ISCA Workshop on Plasticity in Speech Perception (PSP2005)
Senate House, London, UK
In this article, we try to quantify the contribution of prosody (timing and melody) to the perception of a foreign accent, by using a prosodic transplantation paradigm. For the reported experiment, a dozen sentences which are spoken in almost the same way in Italian and in Spanish were recorded: e.g. ha visto la casa del presidente americano ('(s)he/you saw the American president's house'). They were read by 3 Spanish monolinguals, 3 Italian monolinguals and 3 Spanish/Italian bilinguals (once in the Spanish way, once in the Italian way). Prosody crossings were performed after an automatic segmentation of the sentences into phonemes: in order to copy the prosodic parameters of an utterance onto another one, a script was written for the PRAAT software, which enables speech handling and re-synthesis (extraction and then transplantation, phoneme by phoneme, of duration and then pitch). In addition to crosslanguage combinations, we crossed each original voice with the prosody of the same language of another speaker, to make sure that the impression of foreign accent comes from signal manipulation. Perceptual tests were run on 100 resulting stimuli, with three samples of individuals: for native listeners (20 Spanish and 20 Italian), the task consisted of judging whether the utterance was 'Spanish', 'Spanish with an Italian accent' (i.e. Spanish spoken by an Italian), 'Italian with a Spanish accent' (i.e. Italian spoken by a Spaniard) or 'Italian'; for 20 French listeners, the task consisted of telling if the mother tongue of the speakers they heard was 'very probably Spanish', 'probably Spanish', 'probably Italian' or 'very probably Italian'. It turned out that the original stimuli were well identified by the three groups of listeners, even though Italian subjects were inclined to answer 'Italian with a Spanish accent' as soon as the voice or prosody was Spanish Đ and symmetrically for Spanish subjects. The artefacts introduced by the acoustic manipulation of the stimuli did not affect the speakers' origin identification. For cross-language crossings, results suggest that prosody outweighs segmental cues in the perception of Spanish/Italian foreign accent. They were analysed statistically, and the corpus was investigated acoustically. In particular, the duration ratio between stressed and unstressed syllables is 1.4 for the Italian language, and only 1.1 for the Spanish language. In conclusion, all other things being equal and at least for bilinguals, prosody and particularly rhythm plays a major role in the perception of Spanish/Italian foreign accent.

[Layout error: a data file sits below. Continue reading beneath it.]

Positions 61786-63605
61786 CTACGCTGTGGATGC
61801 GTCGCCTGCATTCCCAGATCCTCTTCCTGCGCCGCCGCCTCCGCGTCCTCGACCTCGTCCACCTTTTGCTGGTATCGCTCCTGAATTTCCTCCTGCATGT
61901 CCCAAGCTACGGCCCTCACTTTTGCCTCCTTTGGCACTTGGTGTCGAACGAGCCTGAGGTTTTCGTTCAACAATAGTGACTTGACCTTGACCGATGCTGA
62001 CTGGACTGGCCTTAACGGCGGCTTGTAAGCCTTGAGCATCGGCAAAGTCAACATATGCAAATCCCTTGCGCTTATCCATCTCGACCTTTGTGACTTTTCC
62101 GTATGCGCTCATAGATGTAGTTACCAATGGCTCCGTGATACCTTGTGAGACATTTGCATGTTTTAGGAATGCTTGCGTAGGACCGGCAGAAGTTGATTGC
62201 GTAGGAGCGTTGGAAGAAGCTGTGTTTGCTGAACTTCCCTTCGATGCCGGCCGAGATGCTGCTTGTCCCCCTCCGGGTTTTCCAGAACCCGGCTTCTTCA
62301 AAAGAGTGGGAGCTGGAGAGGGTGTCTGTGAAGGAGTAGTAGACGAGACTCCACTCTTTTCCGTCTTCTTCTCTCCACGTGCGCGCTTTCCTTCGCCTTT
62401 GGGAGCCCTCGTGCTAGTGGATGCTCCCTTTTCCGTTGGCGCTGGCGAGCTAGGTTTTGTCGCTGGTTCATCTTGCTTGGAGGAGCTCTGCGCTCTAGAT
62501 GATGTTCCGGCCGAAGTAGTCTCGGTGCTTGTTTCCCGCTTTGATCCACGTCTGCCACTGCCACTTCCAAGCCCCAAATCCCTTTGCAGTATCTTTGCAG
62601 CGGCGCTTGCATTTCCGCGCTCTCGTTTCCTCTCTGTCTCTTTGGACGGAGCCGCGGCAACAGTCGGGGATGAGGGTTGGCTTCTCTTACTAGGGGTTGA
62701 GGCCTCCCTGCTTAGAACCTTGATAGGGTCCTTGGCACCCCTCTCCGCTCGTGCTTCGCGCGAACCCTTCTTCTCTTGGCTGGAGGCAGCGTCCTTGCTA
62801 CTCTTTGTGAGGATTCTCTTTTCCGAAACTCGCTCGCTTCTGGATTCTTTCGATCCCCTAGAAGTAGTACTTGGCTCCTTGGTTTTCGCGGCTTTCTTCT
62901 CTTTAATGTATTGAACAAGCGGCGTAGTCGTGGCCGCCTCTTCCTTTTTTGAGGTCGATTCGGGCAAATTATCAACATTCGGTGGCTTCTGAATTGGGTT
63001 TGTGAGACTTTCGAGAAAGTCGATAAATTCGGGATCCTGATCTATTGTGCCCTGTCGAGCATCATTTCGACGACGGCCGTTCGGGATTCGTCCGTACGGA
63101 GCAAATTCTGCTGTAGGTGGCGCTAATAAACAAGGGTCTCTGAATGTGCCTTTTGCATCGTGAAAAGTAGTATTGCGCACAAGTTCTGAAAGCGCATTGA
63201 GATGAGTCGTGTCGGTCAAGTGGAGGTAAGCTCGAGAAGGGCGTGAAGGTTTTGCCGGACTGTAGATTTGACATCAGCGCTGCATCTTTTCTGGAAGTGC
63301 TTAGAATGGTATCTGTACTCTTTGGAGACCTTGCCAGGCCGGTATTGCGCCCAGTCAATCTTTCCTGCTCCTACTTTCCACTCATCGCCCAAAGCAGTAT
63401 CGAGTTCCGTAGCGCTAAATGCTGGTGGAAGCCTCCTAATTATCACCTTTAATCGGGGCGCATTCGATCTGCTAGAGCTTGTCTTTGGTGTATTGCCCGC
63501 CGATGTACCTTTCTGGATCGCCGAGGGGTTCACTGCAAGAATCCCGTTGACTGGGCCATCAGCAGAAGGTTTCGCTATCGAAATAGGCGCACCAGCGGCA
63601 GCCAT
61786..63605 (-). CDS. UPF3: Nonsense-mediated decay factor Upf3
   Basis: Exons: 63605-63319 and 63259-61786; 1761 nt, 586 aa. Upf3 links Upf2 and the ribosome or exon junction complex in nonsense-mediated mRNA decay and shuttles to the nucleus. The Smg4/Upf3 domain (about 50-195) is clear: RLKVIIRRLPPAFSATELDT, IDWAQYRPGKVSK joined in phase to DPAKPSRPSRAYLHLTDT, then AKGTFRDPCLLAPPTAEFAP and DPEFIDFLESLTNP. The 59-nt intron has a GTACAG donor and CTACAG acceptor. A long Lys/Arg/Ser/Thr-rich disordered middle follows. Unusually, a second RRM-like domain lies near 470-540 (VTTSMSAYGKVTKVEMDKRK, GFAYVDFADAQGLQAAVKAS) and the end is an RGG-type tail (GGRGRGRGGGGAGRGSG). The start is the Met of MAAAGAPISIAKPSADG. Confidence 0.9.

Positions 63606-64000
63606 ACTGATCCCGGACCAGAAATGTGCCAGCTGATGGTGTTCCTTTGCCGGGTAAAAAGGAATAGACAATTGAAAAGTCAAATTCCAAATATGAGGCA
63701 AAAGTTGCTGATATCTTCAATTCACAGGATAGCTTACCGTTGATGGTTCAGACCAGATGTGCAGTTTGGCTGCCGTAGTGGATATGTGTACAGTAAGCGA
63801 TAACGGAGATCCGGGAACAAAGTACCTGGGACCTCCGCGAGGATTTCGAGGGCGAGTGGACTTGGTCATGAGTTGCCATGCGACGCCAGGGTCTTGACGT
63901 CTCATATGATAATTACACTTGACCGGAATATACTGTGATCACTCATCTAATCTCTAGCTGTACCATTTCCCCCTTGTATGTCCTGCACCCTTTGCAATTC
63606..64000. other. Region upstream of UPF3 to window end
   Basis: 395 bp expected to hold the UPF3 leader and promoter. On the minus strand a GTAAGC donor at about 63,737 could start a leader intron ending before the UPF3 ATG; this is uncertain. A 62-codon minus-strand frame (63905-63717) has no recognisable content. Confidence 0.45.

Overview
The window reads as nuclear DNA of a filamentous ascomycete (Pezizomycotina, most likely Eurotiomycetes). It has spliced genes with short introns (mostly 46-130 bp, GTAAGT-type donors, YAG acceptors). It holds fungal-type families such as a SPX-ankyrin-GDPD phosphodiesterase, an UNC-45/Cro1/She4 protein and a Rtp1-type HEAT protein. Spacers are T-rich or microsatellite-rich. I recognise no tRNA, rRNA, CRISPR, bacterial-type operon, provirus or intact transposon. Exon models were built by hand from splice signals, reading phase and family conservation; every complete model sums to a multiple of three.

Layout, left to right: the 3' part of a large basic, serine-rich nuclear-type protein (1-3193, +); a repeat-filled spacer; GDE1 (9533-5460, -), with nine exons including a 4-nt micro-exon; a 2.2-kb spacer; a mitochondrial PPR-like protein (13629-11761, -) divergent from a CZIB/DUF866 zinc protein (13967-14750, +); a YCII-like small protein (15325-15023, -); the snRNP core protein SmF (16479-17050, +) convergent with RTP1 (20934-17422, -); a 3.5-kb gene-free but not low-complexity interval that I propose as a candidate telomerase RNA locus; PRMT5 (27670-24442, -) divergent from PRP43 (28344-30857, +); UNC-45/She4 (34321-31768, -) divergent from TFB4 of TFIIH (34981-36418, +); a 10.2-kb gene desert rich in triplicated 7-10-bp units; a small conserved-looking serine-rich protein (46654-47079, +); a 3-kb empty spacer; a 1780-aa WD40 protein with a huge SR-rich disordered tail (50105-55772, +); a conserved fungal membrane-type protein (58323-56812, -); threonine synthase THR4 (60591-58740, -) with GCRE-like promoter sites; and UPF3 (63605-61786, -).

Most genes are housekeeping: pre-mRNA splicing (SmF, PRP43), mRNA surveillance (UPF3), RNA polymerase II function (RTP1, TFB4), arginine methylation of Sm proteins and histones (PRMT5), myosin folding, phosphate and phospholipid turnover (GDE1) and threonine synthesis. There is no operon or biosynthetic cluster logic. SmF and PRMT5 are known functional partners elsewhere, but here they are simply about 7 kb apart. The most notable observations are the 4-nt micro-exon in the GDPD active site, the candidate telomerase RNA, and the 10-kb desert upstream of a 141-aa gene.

Bibliographic reference. Vieru-Dimulescu, Bianca / Boula de MareŘil, Philippe (2005): "Contribution of prosody to the perception of a foreign accent: a study based on Spanish/Italian modified speech", In PSP2005, 66-68.